Journal of the Society of Materials Science, Japan
Online ISSN : 1880-7488
Print ISSN : 0514-5163
ISSN-L : 0514-5163
Volume 58 , Issue 5
Showing 1-14 articles out of 14 articles from the selected issue
Special Issue on Composite Materials
Foreword
Original Papers
  • Hiroshi MORI, Hitoshi TAKAGI
    2009 Volume 58 Issue 5 Pages 362-367
    Published: May 15, 2009
    Released: May 15, 2009
    JOURNALS FREE ACCESS
    Bamboo (Phyllostachys pubescens) fibers obtained by using a steam explosion method were hot pressed under various molding conditions such as temperature and pressure in this study. The effects of these molding conditions on the bulk density, tensile strength, and flexural strength are examined. Furthermore, the effect of the heating temperature on the mechanical properties of bamboo fiber bundles is also examined. The experimental results reveal that the bulk density increased with the molding temperature up to 130°C and was saturated at a constant value above 130°C due to decreases in the void content. This is because of the plastic deformation of parenchyma cells of bamboo fibers as the molding temperature rises. The tensile and flexural strengths of the unidirectional composite depend on the molding temperature. These strengths increased with the molding temperature up to 130°C as well as with the bulk density. These increases in the strengths were achieved by improved adhesive property. However, the strengths of the composite decreased above 130°C due to the decomposition of the bamboo fiber by heating. Thus, it was clarified that the optimum molding temperature was approximately 130°C. In addition, it was confirmed that the molding pressure has less effect on the bulk density, the tensile strength, and the flexural strength of the composites.
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  • Chiaki TANAKA, Kazuya OKUBO, Toru FUJII
    2009 Volume 58 Issue 5 Pages 368-373
    Published: May 15, 2009
    Released: May 15, 2009
    JOURNALS FREE ACCESS
    Current paper proposes an effective technique to improve mechanical properties of bamboo fiber reinforced PLA (Poly Lactic Acid) by fibrillation on the surface of bamboo fibers (BFs). To improve the interfacial properties between bamboo fibers and matrix, the surface of alkali treated bamboo pulp was fibrillated by milling machine. The bamboo pulps were milled under 3 different conditions (Fibrillated Alkali Bamboo fiber : FAB). Degree of fibrillation (D.F.) was defined as water retention of the bamboo fiber. Four types of bamboo fiber were prepared in this study ; the D.F was 0 (pulp), 3.5, 4.3 and 4.8. The FAB/PLA composites were injection molded after fibrillated bamboo fibers were mixed into PLA. The effect of fibrillation on mechanical properties of BF/PLA composite was investigated.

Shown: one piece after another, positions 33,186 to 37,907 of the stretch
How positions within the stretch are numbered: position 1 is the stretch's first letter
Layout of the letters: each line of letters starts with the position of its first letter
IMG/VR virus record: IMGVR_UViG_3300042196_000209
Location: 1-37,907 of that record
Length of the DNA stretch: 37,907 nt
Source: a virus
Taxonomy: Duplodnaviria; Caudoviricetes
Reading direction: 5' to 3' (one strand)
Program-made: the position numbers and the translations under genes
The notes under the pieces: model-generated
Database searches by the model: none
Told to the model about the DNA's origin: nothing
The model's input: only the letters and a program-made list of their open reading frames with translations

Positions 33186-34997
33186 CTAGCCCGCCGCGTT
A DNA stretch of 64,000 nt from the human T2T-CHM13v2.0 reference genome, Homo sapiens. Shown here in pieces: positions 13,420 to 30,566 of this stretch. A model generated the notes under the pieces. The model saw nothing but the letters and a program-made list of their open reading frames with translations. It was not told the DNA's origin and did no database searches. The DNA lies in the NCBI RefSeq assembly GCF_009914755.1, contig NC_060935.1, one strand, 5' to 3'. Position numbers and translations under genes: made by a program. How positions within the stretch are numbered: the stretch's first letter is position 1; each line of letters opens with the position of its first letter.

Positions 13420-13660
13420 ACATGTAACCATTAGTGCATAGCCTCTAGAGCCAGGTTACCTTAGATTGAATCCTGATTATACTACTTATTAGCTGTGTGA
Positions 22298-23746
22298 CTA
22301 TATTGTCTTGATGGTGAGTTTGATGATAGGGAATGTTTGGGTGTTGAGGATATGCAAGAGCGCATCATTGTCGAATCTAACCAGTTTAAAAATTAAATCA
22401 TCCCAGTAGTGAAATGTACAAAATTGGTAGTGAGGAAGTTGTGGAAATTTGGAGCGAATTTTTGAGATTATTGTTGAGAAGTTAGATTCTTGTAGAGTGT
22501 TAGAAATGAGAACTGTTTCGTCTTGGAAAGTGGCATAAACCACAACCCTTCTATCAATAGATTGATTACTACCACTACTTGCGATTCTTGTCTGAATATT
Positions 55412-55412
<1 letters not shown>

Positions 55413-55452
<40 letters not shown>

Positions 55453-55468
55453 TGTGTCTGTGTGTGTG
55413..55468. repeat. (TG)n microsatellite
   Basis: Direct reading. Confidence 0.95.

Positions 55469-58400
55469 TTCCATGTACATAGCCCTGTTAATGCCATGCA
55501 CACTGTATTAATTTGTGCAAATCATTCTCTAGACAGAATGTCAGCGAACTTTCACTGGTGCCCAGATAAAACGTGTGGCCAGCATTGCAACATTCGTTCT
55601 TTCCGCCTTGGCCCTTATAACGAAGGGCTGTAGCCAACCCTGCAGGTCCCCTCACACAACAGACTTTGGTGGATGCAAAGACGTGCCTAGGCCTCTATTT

The viscosity of melted FAB/PLA was increased and the rate of crystallization decreased when the bamboo fiber was processed with large number of (D.F.). The bending strength and interfacial shear strength of FAB/PLA composites was significantly increased in comparison to that of the original bamboo pulp/PLA composite when the D.F. was selected to 3.5, compared to that of un-fibrillated AB/PLA composites. Long pull-out of the fiber with smooth surface was observed on the fracture surfaces of un-fibrillated AB/PLA composites. However, the bending strength of FAB/PLA composites was decreased when the D.F. was 4.3 and 4.8. The discussion in the paper showed that the decrease in strength of fibrillated bamboo fiber and change of fiber orientation should degrade the bending strength of FAB/PLA composite when the fiber was excessively fibrillated. This paper mentioned the optimum condition was there to enhance interfacial properties between bamboo fiber and PLA matrix.
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  • Keiju HARAGUCHI, Naoki SUIZU, Takashi UNO, Koichi GODA, Junji NODA, Ju ...
    2009 Volume 58 Issue 5 Pages 374-381
    Published: May 15, 2009
    Released: May 15, 2009
    JOURNALS FREE ACCESS
    Effect of alkali-treatment on the mechanical properties of a ramie plied yarn reinforced green composite was investigated, using NaOH solutions with various concentrations. The composites reinforced with NaOH-treated yarns decrease in strength and Young's modulus if the concentration of the solution is equal to 12wt% or more. It was proved from X-ray diffraction analysis that these decreases were closely related with a decrease in the index of crystallinity and a crystalline transformation from cellulose I to cellulose II of the yarns. On the other hand, fracture strain of the NaOH-treated yarn composites increased largely, as compared to that of the untreated yarn composite. In this study, furthermore, the effect of liquid ammonia (NH3) treatment on the mechanical properties of the green composite was investigated. The results showed that the NH3-treated yarn composites showed higher tensile strength and fracture strain, as compared to those of the untreated yarn composites, but their Young's modulus decreased. It was considered that such changes were concerned to a change in the yarn structure, as well as a crystalline transformation from cellulose I to cellulose III and the less index of crystallinity.